A year from now I hope to report:
All the work funded by the grant has been completed, or soon will be.
My business will have increased.
I managed, somehow, to get the hopeful tenant of the carriage house INTO the carriage house.
And I, yes, I, will be living in the Cross House by the end of the year!!!!!!!!!!!!!!!!!!!!!!!!!!!!!!!!!!! Holy mother of God zounds!
For most of my adult life I have been single. This has never been troubling to me, but when I read about the adventures of Amy and Doug, I experience a punch in the stomach. This impossibly young couple is restoring a fabulous old house, which they, enlightened souls they be, blog about. When I read the posts I cannot help but wonder how much easier my life would be, and more rich and joyous, if I were sharing the experience of the Cross House with a kindred spirit. Indeed, since buying the house, I have had a subtle intuitive message: You will be sharing all this with a husband. Golly.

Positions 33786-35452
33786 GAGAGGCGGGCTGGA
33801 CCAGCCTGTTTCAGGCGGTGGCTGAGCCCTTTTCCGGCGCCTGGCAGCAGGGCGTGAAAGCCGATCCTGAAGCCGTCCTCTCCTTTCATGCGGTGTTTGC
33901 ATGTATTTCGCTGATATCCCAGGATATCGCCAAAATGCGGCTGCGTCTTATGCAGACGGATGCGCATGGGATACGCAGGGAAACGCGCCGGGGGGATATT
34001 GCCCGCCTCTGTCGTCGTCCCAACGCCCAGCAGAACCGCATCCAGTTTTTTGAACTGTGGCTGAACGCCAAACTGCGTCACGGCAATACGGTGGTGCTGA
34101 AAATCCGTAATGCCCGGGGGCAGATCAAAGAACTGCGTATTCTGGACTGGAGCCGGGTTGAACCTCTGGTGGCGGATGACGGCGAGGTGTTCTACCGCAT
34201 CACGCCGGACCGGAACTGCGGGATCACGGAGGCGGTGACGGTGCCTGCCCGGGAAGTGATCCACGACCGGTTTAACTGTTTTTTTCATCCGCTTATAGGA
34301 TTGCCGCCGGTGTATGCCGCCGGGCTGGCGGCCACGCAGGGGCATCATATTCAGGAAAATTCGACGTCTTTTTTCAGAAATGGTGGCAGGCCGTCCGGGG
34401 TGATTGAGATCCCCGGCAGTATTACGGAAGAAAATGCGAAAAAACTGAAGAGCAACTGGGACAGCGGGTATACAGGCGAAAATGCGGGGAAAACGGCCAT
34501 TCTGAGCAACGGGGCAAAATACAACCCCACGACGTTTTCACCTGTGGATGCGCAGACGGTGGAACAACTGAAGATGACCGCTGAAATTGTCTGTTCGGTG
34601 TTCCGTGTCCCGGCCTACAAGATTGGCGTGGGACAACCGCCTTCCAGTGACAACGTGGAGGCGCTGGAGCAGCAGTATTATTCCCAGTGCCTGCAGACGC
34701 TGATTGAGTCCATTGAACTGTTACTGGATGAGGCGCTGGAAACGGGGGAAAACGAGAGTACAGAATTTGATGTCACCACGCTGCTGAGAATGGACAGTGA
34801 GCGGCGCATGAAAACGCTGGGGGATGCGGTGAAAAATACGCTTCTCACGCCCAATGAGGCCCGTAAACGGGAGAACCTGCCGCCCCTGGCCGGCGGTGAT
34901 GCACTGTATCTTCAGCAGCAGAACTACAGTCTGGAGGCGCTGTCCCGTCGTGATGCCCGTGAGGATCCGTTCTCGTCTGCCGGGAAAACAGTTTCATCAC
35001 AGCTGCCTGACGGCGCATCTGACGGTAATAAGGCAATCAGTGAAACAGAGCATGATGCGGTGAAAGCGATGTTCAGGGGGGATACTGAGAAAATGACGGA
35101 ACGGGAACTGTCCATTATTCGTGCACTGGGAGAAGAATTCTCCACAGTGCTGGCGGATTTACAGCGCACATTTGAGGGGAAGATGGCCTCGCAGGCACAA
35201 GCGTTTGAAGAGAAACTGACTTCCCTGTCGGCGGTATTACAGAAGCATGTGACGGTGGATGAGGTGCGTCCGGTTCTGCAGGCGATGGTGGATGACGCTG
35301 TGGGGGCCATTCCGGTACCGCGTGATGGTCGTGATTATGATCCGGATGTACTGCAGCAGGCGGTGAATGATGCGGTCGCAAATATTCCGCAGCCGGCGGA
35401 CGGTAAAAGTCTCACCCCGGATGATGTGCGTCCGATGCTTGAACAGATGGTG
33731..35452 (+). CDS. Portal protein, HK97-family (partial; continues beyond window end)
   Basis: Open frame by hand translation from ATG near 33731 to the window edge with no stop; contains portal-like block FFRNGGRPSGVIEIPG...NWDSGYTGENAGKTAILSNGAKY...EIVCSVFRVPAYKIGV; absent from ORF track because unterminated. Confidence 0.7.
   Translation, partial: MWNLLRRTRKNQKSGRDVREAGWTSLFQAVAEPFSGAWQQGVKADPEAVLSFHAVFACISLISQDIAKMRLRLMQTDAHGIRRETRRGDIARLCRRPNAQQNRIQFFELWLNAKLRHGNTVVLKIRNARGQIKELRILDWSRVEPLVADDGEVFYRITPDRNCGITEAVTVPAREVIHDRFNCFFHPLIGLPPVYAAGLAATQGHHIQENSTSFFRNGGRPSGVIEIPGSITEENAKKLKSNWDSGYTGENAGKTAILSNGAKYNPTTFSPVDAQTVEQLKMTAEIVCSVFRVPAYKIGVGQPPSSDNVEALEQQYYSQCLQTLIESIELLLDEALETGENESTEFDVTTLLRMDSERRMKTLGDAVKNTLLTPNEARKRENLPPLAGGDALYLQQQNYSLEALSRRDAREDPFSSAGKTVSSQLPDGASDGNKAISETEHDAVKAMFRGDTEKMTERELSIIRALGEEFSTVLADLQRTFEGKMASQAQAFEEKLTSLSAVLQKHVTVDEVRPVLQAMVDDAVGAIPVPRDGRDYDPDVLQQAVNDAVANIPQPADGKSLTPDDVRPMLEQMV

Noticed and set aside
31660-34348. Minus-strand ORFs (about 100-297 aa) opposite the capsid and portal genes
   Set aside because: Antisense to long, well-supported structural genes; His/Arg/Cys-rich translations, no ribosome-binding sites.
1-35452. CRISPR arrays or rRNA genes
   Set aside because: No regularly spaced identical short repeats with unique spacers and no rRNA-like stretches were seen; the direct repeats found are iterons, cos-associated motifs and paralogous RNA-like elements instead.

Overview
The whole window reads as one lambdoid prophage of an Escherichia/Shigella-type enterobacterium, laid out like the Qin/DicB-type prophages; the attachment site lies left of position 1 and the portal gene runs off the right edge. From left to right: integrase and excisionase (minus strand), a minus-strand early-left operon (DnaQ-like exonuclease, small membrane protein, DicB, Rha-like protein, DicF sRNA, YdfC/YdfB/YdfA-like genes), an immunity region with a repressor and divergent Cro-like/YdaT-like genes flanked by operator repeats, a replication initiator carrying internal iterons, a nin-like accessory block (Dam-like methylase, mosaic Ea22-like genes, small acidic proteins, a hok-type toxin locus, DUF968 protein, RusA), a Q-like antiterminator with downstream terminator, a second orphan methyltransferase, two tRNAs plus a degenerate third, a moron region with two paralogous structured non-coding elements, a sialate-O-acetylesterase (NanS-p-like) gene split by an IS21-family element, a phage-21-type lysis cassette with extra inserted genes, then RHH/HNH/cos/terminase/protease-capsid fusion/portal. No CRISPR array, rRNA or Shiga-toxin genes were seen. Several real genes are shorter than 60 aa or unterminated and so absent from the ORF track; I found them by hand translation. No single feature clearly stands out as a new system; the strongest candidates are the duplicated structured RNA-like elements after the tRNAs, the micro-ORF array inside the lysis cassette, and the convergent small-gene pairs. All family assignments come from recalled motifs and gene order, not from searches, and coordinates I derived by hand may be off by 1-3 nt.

Since buying the Cross House a vital concern has been: how to protect its future? I have had many ideas, but one idea is rather powerful. The idea is actually underway, but I cannot reveal it for about six months. The idea makes me breathless with excitement.
A year from now I will weigh 175lbs.
As of this writing, I now know and understand that painting the Great North Wall is of vital importance. Vital!!!!!!! And nothing, not rain nor hail nor finances nor breaking a leg nor being kidnapped by aliens will prevent me from scaling the great north wall and painting it. So, the BIG Adventure in 2016? THE GREAT NORTH WALL, damnit!
2015 has been, well, ok, pretty awful. However, I have had worse years. Like 1985 (which even today strikes terror in my heart). And 1992 through 1995 (three nails-on-a-chalkboard years).
As difficult as 2015 has been though, I am deeply aware of how lucky I am.
The Cross House fills me with an intense, enveloping, and nourishing joy. I wrote this previously, but every time I step into the house I feel good. I should not admit this, but I often hug the house and say: Thank you. Thank you.
I am fifty-eight, and still healthy. I am grateful.
Life fascinates me. As do the people in my life. I am grateful.
My business is successful. I am grateful. My business is kinda cool, too. I am grateful.
My very old cat, Gilda, is still with me. I am grateful. I am praying that she hangs on long enough to enjoy the marble-topped radiators of the Cross House in winter. If so, she will be very happy.